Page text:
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How to Use Storytelling Techniques for Effective Presentations

Whether your presentation involves training a team, briefing executives or pitching the purchase of a new software program, you’re challenged with developing content that influences and impacts your audience. But knowing how to approach the content can be daunting for even the most senior professional.

Why You Should Use Storytelling Techniques

Over the past few years, brand storytelling has been all the rage with companies and marketers looking to connect with customers — and for good reason.

Humans are empathic creatures. And as such, we respond to stories because they trigger emotion and cultivate a sense of togetherness. Creating a connection during a presentation allows for greater influence on your listeners — and a far less uncomfortable experience for the presenter.

Science supports the power of storytelling. Cognitive psychologist Jerome Bruner suggests we are 22 times more likely to remember a fact when it has been wrapped in a story. Stories also activate a process called neural coupling, in which listeners turn the story into their own ideas and experiences, making the information even more memorable and impactful. So where do you start?

Begin with the End in Mind

Are you teaching a new skill, presenting the outcomes of your latest project or trying to convince a team to implement a new process? What action do you want your audience to take? Setting a clear intention for what you want your audience to think or feel after your presentation will help ensure that you craft the right story, and make it easier to avoid including the unneeded information and bullet points that overcrowd slides and detract from audience engagement.

Christopher Booker, in his book “The Seven Basic Plots: Why We Tell Stories,” asserts that all stories employ one of seven plot structures. Choose one of the seven structures to solidify your outline and decide on what details and data points support that structure.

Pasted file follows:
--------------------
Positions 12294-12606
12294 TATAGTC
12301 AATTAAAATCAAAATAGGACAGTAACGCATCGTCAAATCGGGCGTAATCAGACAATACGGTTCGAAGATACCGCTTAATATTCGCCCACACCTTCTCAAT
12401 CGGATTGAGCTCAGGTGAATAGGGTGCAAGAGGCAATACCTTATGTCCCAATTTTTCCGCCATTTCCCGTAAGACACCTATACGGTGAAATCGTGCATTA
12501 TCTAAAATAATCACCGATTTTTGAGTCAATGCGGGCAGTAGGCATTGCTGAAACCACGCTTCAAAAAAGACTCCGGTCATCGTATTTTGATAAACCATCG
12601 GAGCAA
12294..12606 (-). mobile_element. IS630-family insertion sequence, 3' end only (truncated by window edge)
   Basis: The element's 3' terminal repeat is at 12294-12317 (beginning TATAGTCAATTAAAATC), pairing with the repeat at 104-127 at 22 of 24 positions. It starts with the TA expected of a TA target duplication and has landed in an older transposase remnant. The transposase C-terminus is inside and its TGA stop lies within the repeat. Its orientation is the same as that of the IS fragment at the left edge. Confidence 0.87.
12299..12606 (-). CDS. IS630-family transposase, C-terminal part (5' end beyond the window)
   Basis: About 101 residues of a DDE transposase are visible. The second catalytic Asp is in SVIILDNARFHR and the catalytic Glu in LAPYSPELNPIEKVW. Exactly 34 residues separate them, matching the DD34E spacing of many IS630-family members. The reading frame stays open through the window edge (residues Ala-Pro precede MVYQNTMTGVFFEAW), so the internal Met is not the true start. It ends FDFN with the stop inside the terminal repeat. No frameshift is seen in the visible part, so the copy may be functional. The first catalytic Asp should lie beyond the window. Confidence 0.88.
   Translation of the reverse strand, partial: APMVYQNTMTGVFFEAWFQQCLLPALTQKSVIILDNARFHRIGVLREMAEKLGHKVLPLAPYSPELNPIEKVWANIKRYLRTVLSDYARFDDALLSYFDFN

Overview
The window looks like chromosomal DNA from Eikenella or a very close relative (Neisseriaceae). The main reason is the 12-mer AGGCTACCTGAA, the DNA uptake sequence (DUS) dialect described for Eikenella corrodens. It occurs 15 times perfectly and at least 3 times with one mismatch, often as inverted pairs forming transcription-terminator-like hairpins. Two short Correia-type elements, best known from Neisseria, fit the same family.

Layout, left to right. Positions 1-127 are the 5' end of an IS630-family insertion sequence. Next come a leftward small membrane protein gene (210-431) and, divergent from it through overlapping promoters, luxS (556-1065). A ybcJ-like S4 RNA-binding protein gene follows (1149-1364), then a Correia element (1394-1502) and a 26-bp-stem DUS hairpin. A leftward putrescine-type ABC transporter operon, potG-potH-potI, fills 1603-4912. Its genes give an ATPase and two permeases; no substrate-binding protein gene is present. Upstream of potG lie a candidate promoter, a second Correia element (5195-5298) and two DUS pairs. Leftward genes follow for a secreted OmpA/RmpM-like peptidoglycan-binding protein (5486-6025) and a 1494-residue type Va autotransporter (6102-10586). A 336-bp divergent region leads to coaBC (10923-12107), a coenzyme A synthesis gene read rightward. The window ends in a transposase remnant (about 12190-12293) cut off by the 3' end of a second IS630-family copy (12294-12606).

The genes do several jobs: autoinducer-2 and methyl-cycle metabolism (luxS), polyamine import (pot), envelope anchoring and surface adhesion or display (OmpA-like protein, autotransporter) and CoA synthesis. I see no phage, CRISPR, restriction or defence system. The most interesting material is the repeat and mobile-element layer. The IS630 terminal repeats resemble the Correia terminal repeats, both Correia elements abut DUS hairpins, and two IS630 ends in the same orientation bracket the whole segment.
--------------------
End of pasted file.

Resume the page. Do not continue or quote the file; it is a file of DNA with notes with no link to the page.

• Overcoming a Monster
  • Rags to Riches
  • Voyage and Return
  • The Quest
  • Comedy
  • Tragedy
  • Rebirth

Use Stories to Engage Your Audience and Personalize Data

“Once upon a time, there was a mid-career IT project manager at an agency charged with managing a software upgrade that would impact one-third of his agency’s workforce…”

Stories immediately grab your audience’s attention and can bring them back to attention throughout particularly long or data-driven presentations. Weaving personalized details about the main characters of your presentation will activate the neural coupling process and help your audience stay engaged.

Nothing says “snooze” like a deck of packed slides replete with charts, graphs and tables without context. Instead of making your audiences suffer through boring numbers and facts, use stories to humanize the numbers — making the data more meaningful, easier to remember and creating a persuasive narrative that drives your audience toward your intended action.

“The End.”

Myeisha Thompson is a senior content strategist who is passionate about helping organizations build and sustain meaningful relationships with their audiences through the power of clear, engaging content across digital and offline channels. She currently works as a Communications Specialist for Tantus Technologies, Inc. as a member of the PM3 contract supporting technology initiatives at the Centers for Medicare and Medicaid Services.


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